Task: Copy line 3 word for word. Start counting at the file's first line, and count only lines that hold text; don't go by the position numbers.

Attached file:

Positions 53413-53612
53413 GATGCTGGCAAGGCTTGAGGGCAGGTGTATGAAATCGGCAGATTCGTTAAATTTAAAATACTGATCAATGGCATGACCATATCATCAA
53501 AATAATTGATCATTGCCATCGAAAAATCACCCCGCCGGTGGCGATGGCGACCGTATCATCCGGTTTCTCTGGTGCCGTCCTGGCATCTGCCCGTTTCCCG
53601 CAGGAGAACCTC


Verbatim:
53501 AATAATTGATCATTGCCATCGAAAAATCACCCCGCCGGTGGCGATGGCGACCGTATCATCCGGTTTCTCTGGTGCCGTCCTGGCATCTGCCCGTTTCCCG